Computer Sciences

A new system that could improve robot navigation in uneven terrains

A new system that could improve robot navigation in uneven terrains
The environment that the researchers used to run their simulation experiments. Credit: Dergachev, Muravyev and Yakovlev.

As mobile robots become more advanced, they also become easier to deploy in a wide range of real-world settings. One of the factors that will enable their large-scale implementation is their ability to autonomously move around within different types of environments.

So far, many mobile robots have achieved promising results in navigating simple environments, particularly those with a smooth floor or terrain. In the real-world, however, many environments, including industrial plants, some roads and natural environments, have uneven terrains, with holes or bumps in the ground, clutter and other obstacles.

Researchers at the Russian Academy of Sciences and the National Research University Higher School of Economics in Moscow have recently developed a new navigation system that could improve the ability of mobile robots to move on rough surfaces while also avoiding different types of obstacles. This system, presented in a paper pre-published on arXiv, could help to facilitate the deployment of robots in more complex and cluttered environments with uneven terrains.

“Safe navigation in uneven terrains is an important problem in robotic research,” Stepan Dergachev, Kirill Muravyev, and Konstantin Yakovlev wrote in their paper. “We propose a 2.5D navigation system which consists of elevation map building, path planning and local path following with obstacle avoidance. For local path following we use the model predictive path integral (MPPI) control method.”

The robot navigation system proposed by Dergachev and his colleagues is based on MPPI, an algorithm to optimize and correct a non-linear paths introduced by researchers at the Georgia Institute of Technology in 2016. For the purpose of their study, the team adapted this algorithm so that it would be suitable for optimizing paths in environments with uneven terrains, using 2.5D elevation maps.

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“We use a local elevation map as an input for the MPPI algorithm,” Dergachev and his colleagues explained in their paper. “MPPI is guided by terrain traversability values computed by this elevation map. These traversability values are computed from slope steepness, surface roughness and other parameters.”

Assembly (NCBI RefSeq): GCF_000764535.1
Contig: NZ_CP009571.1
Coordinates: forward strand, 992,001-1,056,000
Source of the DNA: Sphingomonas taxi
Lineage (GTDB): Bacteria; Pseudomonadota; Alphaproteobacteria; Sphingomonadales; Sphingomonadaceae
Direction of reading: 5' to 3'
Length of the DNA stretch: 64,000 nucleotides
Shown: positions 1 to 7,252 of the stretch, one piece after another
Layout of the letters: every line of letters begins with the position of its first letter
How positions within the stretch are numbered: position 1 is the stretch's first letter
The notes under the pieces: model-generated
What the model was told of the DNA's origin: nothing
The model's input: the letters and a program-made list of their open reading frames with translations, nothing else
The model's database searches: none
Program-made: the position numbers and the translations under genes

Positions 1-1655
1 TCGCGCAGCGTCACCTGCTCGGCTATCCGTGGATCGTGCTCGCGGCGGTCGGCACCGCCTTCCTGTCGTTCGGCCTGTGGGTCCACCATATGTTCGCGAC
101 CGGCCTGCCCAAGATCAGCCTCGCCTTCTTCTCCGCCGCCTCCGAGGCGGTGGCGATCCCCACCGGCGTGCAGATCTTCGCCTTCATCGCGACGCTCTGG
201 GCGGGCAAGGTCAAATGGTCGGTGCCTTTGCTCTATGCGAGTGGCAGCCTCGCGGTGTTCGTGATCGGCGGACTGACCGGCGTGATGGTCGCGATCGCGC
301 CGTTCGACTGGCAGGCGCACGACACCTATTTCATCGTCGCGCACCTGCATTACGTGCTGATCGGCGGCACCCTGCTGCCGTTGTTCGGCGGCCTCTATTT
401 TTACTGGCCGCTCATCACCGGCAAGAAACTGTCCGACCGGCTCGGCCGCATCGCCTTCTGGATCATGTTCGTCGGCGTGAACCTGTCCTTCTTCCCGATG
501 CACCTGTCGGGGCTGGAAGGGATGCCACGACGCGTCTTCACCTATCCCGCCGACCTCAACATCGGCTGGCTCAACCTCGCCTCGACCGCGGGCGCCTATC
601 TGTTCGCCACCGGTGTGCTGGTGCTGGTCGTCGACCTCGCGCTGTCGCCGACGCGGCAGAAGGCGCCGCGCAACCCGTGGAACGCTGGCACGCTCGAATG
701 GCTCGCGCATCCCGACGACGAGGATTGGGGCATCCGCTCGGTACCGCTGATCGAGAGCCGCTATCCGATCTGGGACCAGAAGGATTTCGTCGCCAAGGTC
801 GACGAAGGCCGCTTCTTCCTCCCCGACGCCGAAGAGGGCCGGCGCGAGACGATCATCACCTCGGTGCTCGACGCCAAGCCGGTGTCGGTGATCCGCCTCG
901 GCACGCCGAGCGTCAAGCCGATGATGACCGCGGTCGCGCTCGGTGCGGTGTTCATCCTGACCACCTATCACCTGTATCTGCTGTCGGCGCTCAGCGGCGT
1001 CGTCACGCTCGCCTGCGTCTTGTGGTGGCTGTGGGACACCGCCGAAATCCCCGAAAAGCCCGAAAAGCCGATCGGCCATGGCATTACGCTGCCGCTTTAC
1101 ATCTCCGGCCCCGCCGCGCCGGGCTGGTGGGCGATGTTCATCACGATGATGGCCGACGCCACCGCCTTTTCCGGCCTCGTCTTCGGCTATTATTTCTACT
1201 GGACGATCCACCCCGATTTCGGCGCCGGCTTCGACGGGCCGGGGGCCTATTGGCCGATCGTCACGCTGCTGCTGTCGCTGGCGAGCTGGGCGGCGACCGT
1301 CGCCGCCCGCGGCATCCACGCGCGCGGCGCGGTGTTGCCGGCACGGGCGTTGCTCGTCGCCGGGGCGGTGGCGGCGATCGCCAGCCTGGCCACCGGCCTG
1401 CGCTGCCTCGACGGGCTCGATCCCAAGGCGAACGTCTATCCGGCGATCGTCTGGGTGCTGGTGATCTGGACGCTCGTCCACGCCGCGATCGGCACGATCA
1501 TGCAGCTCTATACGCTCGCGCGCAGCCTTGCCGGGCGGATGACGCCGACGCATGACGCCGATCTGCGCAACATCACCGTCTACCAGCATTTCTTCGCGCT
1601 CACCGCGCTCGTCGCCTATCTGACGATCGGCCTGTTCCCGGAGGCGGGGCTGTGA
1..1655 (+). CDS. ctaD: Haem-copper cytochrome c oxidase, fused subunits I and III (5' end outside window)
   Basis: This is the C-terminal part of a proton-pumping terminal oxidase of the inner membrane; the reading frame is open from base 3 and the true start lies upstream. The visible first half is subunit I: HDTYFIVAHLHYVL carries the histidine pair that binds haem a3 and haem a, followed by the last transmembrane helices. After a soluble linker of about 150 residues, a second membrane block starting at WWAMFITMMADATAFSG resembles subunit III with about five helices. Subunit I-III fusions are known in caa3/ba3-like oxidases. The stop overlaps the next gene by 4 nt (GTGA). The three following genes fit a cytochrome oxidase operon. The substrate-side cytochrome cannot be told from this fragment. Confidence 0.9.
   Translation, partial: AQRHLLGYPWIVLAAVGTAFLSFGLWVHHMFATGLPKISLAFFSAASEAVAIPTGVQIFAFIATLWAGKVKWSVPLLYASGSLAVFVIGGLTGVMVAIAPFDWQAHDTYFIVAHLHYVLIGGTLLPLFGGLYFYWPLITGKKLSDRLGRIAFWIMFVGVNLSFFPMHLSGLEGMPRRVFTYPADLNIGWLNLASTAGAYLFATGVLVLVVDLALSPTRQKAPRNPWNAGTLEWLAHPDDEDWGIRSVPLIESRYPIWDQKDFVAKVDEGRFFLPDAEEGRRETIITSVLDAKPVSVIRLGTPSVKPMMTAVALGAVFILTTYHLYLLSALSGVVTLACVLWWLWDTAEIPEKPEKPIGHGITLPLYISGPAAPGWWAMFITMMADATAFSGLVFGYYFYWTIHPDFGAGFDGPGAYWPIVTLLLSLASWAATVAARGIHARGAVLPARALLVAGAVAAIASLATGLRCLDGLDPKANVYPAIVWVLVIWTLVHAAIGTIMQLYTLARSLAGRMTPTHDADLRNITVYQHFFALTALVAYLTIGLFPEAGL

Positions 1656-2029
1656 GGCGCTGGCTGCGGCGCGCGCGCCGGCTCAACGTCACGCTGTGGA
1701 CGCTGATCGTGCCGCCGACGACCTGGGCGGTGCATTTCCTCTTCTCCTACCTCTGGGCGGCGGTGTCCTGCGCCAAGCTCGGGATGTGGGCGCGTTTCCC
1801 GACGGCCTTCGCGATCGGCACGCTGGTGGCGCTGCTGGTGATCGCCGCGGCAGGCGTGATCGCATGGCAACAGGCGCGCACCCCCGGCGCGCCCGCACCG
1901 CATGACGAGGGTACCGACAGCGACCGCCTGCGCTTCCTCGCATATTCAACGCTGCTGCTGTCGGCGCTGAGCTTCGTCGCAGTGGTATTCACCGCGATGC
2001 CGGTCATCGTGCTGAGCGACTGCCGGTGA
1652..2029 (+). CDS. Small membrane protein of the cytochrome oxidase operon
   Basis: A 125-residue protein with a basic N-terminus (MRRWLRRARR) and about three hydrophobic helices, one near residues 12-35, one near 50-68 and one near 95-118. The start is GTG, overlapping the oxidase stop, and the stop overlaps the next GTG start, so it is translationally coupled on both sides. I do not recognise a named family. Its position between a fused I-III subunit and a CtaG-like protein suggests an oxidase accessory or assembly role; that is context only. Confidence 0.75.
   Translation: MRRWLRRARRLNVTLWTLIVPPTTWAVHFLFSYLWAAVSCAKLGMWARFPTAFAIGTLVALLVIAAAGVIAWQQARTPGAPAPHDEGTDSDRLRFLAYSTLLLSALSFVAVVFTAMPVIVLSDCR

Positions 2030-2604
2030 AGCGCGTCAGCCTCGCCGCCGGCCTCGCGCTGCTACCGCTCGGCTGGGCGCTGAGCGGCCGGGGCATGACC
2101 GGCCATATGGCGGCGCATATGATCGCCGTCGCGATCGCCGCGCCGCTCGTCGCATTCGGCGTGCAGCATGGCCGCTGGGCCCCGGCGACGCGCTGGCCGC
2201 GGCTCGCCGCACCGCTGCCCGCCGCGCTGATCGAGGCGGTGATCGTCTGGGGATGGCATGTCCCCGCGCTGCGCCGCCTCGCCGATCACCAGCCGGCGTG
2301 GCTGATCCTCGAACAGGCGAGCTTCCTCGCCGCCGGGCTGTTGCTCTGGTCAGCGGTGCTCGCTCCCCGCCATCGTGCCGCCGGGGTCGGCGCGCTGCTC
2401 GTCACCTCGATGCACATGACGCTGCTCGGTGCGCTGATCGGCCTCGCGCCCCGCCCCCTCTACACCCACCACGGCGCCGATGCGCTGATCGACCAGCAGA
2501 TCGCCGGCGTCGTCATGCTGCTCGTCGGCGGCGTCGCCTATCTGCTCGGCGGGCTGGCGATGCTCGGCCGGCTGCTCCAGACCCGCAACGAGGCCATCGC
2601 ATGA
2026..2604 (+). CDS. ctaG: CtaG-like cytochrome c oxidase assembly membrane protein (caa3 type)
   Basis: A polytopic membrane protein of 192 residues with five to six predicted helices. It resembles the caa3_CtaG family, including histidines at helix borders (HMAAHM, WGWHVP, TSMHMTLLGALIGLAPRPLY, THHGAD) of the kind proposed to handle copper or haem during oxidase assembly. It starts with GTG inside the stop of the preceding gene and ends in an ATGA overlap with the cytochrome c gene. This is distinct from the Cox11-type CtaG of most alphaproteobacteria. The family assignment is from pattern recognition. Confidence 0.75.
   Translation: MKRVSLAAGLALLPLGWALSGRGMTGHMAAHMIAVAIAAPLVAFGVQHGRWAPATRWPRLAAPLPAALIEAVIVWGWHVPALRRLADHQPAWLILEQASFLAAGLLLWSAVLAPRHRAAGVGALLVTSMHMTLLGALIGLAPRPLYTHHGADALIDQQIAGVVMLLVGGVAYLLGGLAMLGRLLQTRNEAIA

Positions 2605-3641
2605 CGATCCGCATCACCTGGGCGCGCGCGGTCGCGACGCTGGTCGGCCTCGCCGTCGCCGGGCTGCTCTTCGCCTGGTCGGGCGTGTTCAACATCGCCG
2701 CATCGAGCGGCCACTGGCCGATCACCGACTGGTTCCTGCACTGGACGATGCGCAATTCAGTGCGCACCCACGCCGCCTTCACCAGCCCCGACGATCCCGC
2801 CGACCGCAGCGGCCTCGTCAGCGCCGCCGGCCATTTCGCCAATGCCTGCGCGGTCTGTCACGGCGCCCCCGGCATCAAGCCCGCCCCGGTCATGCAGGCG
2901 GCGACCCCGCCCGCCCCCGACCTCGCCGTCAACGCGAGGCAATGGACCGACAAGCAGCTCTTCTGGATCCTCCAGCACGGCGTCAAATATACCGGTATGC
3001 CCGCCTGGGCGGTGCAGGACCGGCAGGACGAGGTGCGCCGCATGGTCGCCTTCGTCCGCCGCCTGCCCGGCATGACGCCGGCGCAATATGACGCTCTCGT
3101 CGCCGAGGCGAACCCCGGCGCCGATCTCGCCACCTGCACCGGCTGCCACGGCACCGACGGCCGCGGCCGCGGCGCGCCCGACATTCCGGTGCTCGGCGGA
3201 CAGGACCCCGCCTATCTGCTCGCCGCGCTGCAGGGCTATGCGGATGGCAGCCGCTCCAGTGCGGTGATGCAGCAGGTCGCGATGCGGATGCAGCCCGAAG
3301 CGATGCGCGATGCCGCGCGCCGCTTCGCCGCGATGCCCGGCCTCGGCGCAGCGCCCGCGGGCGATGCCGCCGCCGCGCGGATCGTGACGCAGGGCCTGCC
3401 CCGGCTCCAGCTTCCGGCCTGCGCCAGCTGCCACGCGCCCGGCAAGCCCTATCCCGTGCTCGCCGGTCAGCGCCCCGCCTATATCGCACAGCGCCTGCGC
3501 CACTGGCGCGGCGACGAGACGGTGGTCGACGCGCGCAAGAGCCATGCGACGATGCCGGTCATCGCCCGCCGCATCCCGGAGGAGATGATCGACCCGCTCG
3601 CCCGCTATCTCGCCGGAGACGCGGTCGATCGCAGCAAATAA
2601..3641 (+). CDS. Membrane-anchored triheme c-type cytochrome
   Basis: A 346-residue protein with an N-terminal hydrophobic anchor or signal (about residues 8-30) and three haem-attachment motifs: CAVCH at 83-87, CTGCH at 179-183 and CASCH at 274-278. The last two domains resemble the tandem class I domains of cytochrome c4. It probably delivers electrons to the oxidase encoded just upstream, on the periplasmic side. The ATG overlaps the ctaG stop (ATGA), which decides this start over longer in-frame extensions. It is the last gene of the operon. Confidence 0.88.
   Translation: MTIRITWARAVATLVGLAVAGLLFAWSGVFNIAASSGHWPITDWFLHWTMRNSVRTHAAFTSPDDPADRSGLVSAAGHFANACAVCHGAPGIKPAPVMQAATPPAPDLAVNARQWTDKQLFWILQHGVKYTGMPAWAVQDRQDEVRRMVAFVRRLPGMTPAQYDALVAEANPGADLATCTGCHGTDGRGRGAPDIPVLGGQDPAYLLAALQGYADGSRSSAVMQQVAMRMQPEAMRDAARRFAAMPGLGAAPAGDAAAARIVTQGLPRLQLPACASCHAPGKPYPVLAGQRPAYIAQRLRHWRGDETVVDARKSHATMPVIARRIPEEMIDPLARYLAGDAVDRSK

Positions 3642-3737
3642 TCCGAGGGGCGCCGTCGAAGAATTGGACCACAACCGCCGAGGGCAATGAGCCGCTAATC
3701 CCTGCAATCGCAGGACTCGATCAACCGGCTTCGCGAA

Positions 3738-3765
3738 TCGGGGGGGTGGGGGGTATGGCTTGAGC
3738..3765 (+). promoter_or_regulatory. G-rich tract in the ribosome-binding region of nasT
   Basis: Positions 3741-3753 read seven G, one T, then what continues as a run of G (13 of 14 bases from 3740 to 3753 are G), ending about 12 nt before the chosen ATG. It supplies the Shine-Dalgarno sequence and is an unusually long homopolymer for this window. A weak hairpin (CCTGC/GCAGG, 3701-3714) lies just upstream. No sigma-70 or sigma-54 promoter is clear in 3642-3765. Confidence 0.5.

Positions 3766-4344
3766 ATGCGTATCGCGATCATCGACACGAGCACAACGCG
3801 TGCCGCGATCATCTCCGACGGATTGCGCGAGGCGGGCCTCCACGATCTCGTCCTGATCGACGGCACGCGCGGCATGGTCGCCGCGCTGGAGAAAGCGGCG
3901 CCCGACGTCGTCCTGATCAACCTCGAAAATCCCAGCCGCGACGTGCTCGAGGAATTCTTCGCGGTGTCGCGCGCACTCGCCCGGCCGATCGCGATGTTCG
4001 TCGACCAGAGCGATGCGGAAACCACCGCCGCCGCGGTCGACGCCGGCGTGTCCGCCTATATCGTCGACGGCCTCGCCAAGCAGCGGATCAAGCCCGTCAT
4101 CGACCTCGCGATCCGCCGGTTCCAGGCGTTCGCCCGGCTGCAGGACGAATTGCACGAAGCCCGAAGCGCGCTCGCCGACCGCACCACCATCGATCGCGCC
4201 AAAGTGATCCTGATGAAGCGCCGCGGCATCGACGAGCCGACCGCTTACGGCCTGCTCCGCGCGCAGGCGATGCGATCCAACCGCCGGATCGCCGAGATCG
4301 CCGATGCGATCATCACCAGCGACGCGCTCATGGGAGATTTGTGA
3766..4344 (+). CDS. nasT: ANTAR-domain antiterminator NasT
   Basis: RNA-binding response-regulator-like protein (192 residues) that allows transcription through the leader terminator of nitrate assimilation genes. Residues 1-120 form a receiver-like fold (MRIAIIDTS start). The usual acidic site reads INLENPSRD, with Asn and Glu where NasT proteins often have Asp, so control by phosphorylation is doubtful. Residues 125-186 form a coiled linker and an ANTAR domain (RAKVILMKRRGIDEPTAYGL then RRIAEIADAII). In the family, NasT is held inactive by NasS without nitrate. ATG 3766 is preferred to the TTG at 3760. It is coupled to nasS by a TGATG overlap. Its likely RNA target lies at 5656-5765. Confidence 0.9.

Dergachev and his colleagues evaluated their navigation system in a series of tests on simulated environments, using three different elevation maps. In these tests, the robots had to reach a specific location while overcoming or circumventing three distinct obstacles in its way, namely a truncated cone, a ramp and some pits.

The simulated environments used in these tests were created using the Gazebo simulator and were characterized by different obstacles and types of uneven terrain. The researchers tested their system’s effectiveness in these environments using a model of a four-wheeled differential drive robot.

Dergachev and his colleagues found that their system performed remarkably well in their simulations, with the robot successfully circumventing obstacles and navigating uneven terrains almost 100% of the time. To confirm its potential, however, the team will eventually also need to test it in a real-world setting, using a physical robot.

If the system also performs well in a real environment, it could eventually be adapted and used in further research. Ultimately, it could thus promote the development of mobile robots that are better at navigating environments with uneven terrains.

“In the future, we plan to create a more efficient implementation of the MPPI algorithm by parallelizing computations using CUDA/OpenCL toolkits,” the researchers concluded in their paper. “Another area of future work will be increasing the robustness of MPPI and adapting it to a larger class of dynamic systems.”

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